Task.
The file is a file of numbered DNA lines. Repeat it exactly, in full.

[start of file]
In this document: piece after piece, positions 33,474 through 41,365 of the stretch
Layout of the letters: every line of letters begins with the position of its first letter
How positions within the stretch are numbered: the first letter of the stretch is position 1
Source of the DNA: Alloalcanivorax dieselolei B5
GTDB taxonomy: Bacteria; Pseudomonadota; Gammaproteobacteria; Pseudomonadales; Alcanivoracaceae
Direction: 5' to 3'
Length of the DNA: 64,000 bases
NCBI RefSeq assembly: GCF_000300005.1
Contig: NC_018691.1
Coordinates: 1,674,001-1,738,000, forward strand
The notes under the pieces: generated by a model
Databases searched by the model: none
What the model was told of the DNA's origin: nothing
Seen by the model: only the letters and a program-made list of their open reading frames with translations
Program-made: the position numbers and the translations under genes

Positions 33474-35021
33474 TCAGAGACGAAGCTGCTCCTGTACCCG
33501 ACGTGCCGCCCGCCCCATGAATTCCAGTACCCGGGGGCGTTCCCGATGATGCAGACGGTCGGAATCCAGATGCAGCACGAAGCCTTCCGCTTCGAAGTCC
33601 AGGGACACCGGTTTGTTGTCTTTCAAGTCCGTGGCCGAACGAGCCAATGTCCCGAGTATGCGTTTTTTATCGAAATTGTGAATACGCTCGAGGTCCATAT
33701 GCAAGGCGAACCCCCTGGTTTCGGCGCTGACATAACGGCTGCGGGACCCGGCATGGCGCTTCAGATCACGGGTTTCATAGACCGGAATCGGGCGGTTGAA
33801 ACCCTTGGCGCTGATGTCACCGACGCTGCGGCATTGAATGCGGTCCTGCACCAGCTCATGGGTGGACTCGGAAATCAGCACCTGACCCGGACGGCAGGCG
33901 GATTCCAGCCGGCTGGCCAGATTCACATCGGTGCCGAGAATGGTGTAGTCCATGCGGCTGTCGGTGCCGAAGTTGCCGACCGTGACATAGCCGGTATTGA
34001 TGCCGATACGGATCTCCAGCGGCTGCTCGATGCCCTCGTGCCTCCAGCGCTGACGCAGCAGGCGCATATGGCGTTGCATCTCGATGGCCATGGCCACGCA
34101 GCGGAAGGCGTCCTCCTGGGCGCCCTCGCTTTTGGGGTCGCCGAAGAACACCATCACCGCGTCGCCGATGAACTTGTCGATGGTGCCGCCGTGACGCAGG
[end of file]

In this document: piece after piece, positions 33,474 through 41,365 of the stretch
Layout of the letters: every line of letters begins with the position of its first letter
How positions within the stretch are numbered: the first letter of the stretch is position 1
Source of the DNA: Alloalcanivorax dieselolei B5
GTDB taxonomy: Bacteria; Pseudomonadota; Gammaproteobacteria; Pseudomonadales; Alcanivoracaceae
Direction: 5' to 3'
Length of the DNA: 64,000 bases
NCBI RefSeq assembly: GCF_000300005.1
Contig: NC_018691.1
Coordinates: 1,674,001-1,738,000, forward strand
The notes under the pieces: generated by a model
Databases searched by the model: none
What the model was told of the DNA's origin: nothing
Seen by the model: only the letters and a program-made list of their open reading frames with translations
Program-made: the position numbers and the translations under genes

Positions 33474-35021
33474 TCAGAGACGAAGCTGCTCCTGTACCCG
33501 ACGTGCCGCCCGCCCCATGAATTCCAGTACCCGGGGGCGTTCCCGATGATGCAGACGGTCGGAATCCAGATGCAGCACGAAGCCTTCCGCTTCGAAGTCC
33601 AGGGACACCGGTTTGTTGTCTTTCAAGTCCGTGGCCGAACGAGCCAATGTCCCGAGTATGCGTTTTTTATCGAAATTGTGAATACGCTCGAGGTCCATAT
33701 GCAAGGCGAACCCCCTGGTTTCGGCGCTGACATAACGGCTGCGGGACCCGGCATGGCGCTTCAGATCACGGGTTTCATAGACCGGAATCGGGCGGTTGAA
33801 ACCCTTGGCGCTGATGTCACCGACGCTGCGGCATTGAATGCGGTCCTGCACCAGCTCATGGGTGGACTCGGAAATCAGCACCTGACCCGGACGGCAGGCG
33901 GATTCCAGCCGGCTGGCCAGATTCACATCGGTGCCGAGAATGGTGTAGTCCATGCGGCTGTCGGTGCCGAAGTTGCCGACCGTGACATAGCCGGTATTGA
34001 TGCCGATACGGATCTCCAGCGGCTGCTCGATGCCCTCGTGCCTCCAGCGCTGACGCAGCAGGCGCATATGGCGTTGCATCTCGATGGCCATGGCCACGCA
34101 GCGGAAGGCGTCCTCCTGGGCGCCCTCGCTTTTGGGGTCGCCGAAGAACACCATCACCGCGTCGCCGATGAACTTGTCGATGGTGCCGCCGTGACGCAGG